The Battlefields of South Africa – The Anglo-Zulu War

on the 22nd January 1879, about 41 years later after the Zulu’s were defeated at Blood River.

The war was a result from a number of factors, particular the fact that King Cetshwayo was seen by the British High Commissioner in South Africa, Sir Battle Frere, as being a significant stumbling block, to his achievement of his ideal of a confederation of white states in Southern Africa. That objective would secure British dominance in the region, politically and economically. He chose a meeting between the Natal Colonial authorities and Zulu Inzinduna ( traditional leaders), to present the King with an ultimatum. The wording of that ultimatum made it impossible for the Zulus to comply with the majority of the terms.

The building (Make shift hospital) that defended. 130 odd British agains 4000 Zulu’s

The ultimatum was given a 4 week validation, as fron the 11th of December 1878, and if no favourable reply was received by the Zulus, the invasion of Zululand would take place on a Saturday the 11th of January 1879.. the first action took place the following day, when the homestead of Chief Sihayo at KwaSokhexe was attacked, and the column continued its advance, arriving below the Sphinx-shaped hill called Isandlwana on the 20th of January 1879, and camp was established it was a temporary camp and believed not to be attacked, with the results no entrenching took place, which worried some officers. Patrol parties were established, and the camp was left in the command of lower ranked officers, under leadership of Lt. Col Henry Pulleine.

The camp before the battle had a total of 1768 man stationed. Patrol parties left camp, to search for the Zulus, and when one of the patrol parties under leadership of Lt Charles Raw spotted a large number of Zulus nor far from camp and fired on the Zulus, but the Zulus decided to go for it, and marched straight for the Britsh camp. Raw’s man withdrew, and headed to camp to warn Palleine of the impending attack, reaching camp at about 12:15.. the Zulus started their attack at about 12:30, with approximately 20.000 strong, and 4000 reserves, (who never partook of the main battle). It took not long, till line after line of the British defence fall, , due to the sheer numbers of the Zulus, and the far stretched line that the Britsh had to defend soon it became a close combat fight, and a partial solar eclips during the height of the battle made it a gloomy scene.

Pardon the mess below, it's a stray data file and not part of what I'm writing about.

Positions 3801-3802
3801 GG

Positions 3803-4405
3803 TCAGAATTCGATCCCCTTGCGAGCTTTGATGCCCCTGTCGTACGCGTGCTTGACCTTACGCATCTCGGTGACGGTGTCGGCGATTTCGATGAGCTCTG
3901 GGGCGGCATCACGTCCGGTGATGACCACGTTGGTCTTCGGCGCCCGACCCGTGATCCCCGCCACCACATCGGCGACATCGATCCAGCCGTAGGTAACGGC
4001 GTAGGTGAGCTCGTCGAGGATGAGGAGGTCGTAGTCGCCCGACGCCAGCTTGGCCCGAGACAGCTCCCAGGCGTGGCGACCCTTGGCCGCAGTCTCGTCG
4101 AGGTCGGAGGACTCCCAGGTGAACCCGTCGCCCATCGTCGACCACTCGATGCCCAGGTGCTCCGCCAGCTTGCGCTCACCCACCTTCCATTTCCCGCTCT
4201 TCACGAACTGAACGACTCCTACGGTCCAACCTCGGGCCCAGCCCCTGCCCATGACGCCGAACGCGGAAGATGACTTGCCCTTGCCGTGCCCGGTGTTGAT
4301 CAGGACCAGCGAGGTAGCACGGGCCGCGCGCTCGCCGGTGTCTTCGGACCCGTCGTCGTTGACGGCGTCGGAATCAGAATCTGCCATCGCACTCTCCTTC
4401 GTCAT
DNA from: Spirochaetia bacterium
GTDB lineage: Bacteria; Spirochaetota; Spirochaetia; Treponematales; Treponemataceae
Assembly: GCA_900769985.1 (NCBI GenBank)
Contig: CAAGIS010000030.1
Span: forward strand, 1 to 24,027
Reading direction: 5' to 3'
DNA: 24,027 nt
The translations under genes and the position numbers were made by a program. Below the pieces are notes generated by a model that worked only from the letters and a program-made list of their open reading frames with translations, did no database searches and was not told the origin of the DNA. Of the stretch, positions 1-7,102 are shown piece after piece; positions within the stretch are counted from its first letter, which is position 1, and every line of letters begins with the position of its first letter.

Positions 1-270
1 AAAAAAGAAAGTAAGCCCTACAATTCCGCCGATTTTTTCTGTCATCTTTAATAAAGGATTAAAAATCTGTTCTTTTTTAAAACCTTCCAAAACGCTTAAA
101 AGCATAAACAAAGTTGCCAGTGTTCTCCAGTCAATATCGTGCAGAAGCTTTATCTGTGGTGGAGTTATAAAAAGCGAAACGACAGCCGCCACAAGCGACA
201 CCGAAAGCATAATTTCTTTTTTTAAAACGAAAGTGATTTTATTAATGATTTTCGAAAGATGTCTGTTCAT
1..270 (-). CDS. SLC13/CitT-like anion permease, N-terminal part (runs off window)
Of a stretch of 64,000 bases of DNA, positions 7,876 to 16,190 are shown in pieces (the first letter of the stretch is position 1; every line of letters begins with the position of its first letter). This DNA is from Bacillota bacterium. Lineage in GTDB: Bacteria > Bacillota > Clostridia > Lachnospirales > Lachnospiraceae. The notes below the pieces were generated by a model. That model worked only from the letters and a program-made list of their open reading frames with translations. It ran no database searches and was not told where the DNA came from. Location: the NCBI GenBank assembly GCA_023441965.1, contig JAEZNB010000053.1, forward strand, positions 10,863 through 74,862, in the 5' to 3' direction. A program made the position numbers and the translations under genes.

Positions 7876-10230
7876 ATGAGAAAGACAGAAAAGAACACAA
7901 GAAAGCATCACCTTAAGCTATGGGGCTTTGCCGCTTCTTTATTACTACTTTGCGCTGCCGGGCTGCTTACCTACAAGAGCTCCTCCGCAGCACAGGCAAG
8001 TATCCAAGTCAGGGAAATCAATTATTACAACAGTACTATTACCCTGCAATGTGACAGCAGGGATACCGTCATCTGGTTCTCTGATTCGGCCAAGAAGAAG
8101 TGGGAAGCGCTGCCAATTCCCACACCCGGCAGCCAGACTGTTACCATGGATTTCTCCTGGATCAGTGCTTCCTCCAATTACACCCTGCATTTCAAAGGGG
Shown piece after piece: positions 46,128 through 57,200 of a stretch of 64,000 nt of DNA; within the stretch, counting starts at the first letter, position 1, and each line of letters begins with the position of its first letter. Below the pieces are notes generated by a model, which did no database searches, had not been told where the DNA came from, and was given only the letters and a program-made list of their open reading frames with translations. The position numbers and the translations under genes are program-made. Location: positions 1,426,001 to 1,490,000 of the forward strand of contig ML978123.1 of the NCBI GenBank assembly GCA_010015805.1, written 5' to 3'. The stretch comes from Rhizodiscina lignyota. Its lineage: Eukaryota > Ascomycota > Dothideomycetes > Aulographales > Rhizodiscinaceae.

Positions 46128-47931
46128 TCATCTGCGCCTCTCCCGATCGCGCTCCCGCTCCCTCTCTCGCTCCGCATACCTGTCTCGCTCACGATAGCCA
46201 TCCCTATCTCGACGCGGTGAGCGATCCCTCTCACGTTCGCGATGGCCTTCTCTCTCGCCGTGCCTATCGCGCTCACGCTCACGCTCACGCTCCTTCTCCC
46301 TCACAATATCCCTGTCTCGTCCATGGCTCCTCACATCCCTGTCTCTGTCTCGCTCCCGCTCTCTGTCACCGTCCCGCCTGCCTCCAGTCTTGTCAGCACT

Now it became a case of pure survival, by about 15:00, th a camp was overrun and orders were somewhat ignored, and the British started to flee, and in total 70 British survived, as the jumped on the horse’s and fled towards the saddle between Isandlwana and Mhlabamkhosi.( Black koppie). One of the last man standing, was Lt Young husband, who was pushed up the hill of Isandlwana, but he and his man died at that spot. A marker indicate their position today. An estimated 1360-1400 Britsh soldiers died within 1.5 hours, and an estimated 3000 Zulu. The Britsh lost, purely through mistakes upon mistakes by wrong decisions of not barricating camp, to far stretched out defence lines, among other things.

The dead bodies laid there for quite a few months, and when eventually they decided to burry them, they put them in mass graves. But many had been eaten by wild animals and vultures. It was a big blow for the proud British army, but it was not over yet as in the late afternoon, that reserve army of 4000+ Zulu soldiers, that watch the battle from a high hill site, watched towards Rork’s drift, a mere 16km away as the crow files, and attacked a British camp, with a total of 139 man inside. That is an other story.

The building (Make shift hospital) that defended. 130 odd British agains 4000 Zulu’s